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Sooty Emissions from Private Space Flight Are Way Worse Than We Thought

A new report investigated the impact a booming space tourism industry might have on the planet, and it doesn't look good.

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A photo of a blue origin rocket taking off with a big cloud of brown smoke.
This might not be great for the planet, who knew!
Photo: Patrick T Fallon/AFP (Getty Images)

I don’t know about you, but when Jeff Bezos and Richard Branson were caught in their race to be the first billionaire in space, I wasn’t excited. It didn’t feel like a great leap forward for humanity or anything lofty like that. Instead, it just felt like a bunch of rich kids finding a new way to mess up the planet. And I was right to be worried, as it turns out that emissions from private space flight are way worse than we thought.

This is all according to a new report from a few high-profile universities around the world, including UCL in London, the University of Cambridge in, erm, Cambridge, and the Massachusetts Institute of Technology (MIT).


Researchers from these three institutions studied the emissions from rocket launches 2019. This included gasses emitted by the rocket engines, as well as particulate matter kicked out during liftoff and re-entry.

A photo of a SpaceX rocket launching from a facility in the U.S.
Soot and chlorine and water, oh my!
Photo: Red Huber (Getty Images)

In order to calculate the impact space travel might have, the researchers collected information on the chemicals released by all 103 rocket launches that took place in 2019. They noted that, at this time, none of the launches were dedicated to space tourism.

Researchers then compared the emissions with recent private space flight demonstrations from Virgin Galactic, Blue Origin and SpaceX, as well as proposals to begin daily rocket launches, to plot what potential future emissions might look like. And it’s not good.

According to Treehugger, a traditional rocket launch kicks out gases like nitrogen oxide and water vapor. But private flights from the likes of Virgin Galactic and SpaceX also release carbon particles, better known as soot, as well as chlorine and alumina particles.

A photo of the Virgin Galactic space craft approaching its landing site.
This doesn’t look like a viable mode of transport for the masses.
Photo: David Lienemann (Getty Images)

And while all of those emissions are far from great for the planet, it’s the carbon particulates emitted by burning solid fuels that the researchers warned are the biggest factor in the rising environmental impact of space travel. According to experts at UCL:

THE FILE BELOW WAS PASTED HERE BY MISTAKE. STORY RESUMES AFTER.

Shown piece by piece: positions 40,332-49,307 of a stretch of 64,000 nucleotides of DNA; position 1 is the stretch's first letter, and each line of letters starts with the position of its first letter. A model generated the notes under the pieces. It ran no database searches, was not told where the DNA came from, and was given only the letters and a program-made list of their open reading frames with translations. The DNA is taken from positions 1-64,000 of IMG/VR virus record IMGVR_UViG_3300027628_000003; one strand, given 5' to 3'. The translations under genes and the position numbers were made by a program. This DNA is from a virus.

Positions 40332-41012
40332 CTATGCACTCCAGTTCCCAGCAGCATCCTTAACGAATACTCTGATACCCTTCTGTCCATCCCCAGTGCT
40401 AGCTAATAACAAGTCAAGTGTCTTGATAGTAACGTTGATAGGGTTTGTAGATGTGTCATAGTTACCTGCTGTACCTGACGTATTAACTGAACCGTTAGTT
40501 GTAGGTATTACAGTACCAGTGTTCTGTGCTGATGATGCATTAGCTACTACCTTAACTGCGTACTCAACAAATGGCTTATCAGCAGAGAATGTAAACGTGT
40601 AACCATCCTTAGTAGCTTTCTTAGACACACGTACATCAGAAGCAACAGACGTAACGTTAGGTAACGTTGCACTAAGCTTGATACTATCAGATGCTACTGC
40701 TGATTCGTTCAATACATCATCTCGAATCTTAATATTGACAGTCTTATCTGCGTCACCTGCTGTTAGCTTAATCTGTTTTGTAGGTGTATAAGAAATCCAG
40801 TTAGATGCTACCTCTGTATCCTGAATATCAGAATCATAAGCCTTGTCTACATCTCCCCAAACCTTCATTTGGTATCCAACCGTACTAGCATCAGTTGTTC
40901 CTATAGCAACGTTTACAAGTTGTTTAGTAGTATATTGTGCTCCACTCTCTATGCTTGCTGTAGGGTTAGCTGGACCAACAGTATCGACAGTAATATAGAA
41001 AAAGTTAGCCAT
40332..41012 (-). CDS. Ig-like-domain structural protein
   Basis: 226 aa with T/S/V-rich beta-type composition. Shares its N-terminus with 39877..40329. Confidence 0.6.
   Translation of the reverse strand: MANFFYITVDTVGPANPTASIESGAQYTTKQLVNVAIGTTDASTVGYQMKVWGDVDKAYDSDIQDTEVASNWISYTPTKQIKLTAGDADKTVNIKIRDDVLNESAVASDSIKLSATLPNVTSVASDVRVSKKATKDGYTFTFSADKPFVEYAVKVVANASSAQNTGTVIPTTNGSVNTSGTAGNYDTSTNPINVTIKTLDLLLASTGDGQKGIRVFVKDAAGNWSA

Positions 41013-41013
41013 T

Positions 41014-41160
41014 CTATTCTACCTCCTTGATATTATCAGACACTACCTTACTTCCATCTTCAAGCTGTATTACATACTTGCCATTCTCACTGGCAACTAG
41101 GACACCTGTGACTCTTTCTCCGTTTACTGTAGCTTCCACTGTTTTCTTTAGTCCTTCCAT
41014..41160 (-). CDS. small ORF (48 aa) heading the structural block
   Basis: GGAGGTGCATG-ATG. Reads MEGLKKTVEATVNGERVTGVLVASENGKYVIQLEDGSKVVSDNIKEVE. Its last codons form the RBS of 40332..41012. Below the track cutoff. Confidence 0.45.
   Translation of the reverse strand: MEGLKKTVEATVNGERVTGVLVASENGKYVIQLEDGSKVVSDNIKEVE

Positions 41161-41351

“The team found that black carbon (soot) particles emitted by rockets are almost 500 times more efficient at holding heat in the atmosphere than all other sources of soot combined (surface and aircraft) – resulting in an enhanced climate effect.”


The team warned that global warming due to soot could “more than double” after just three years of additional space flight due to tourism. It specifically cited private launches from Virgin Galactic and SpaceX, as they use kerosene and synthetic rubber fuels to power their crafts.

This boom in emissions due to the fuel of choice for SpaceX isn’t a good look for a firm that shares its CEO with EV maker Tesla. Boss Elon Musk has repeatedly claimed that his stratospheric ambitions will benefit the future of the planet, but that only works if there’s still a planet to save in the years to come.

A long exposure photo showing the stream of light left by a SpaceX rocket at takeoff.
A perfect line showing all the spots this SpaceX rocket left soot on its way to space.
Photo: Red Huber (Getty Images)

What’s more, the impact of these soot emissions could be even worse for global warming, as they are “directly injected into the upper atmosphere.” This, the researchers warn, compounds their effect on the climate as they are “500 times more efficient at retaining heat.”


Dr. Eloise Marais, study co-author from the UCL Geography department, said: “Rocket launches are routinely compared to greenhouse gas and air pollutant emissions from the aircraft industry, which we demonstrate in our work is erroneous.

“Soot particles from rocket launches have a much larger climate effect than aircraft and other Earth-bound sources, so there doesn’t need to be as many rocket launches as international flights to have a similar impact. What we really need now is a discussion amongst experts on the best strategy for regulating this rapidly growing industry.”

A black and white photo of the Apollo 11 launch in 1969
Apollo used kerosene for its launch, then switched to cleaner-burning hydrogen as fuel.
Photo: NASA / AFP (Getty Images)

So the big question is, how much of this space travel is really necessary? And, is there a way to clean up any missions into orbit that actually are benefitting the planet?


NASA has used hydrogen as rocket fuel for decades, with the Apollo missions to the moon using the gas as fuel for their second and third stages. Burning hydrogen creates water vapor, so doesn’t dump soot into the earth’s atmosphere like kerosene and synthetic rubber does. Could a change in fuel be needed for anyone that desperately has to go to space?